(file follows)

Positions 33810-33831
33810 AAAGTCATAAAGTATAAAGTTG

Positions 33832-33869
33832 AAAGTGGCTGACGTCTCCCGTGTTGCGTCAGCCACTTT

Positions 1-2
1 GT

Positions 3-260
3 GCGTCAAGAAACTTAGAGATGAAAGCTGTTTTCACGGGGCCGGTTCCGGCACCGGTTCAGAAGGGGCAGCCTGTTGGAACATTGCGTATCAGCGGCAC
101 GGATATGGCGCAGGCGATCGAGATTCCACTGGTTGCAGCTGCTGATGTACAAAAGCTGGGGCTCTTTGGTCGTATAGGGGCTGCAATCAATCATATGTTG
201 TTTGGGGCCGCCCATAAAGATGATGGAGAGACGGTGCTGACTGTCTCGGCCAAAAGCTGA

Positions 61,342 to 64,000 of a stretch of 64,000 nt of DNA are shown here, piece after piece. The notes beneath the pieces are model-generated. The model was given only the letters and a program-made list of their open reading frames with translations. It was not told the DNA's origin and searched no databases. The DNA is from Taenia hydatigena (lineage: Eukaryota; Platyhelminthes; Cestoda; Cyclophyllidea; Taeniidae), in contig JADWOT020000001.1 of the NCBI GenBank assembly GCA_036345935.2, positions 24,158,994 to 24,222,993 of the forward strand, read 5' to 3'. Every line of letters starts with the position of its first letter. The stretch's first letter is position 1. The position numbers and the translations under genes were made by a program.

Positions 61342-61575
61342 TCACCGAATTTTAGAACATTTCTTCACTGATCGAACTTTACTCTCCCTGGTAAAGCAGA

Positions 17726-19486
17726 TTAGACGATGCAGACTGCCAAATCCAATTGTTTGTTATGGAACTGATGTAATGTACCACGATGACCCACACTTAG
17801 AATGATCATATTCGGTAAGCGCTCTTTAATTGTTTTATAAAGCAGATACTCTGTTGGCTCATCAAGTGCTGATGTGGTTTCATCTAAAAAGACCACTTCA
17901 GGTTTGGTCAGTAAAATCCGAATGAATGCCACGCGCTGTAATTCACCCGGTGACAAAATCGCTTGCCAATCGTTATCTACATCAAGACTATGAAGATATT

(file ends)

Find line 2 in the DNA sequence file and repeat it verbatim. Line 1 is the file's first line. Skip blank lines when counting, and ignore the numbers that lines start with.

33810 AAAGTCATAAAGTATAAAGTTG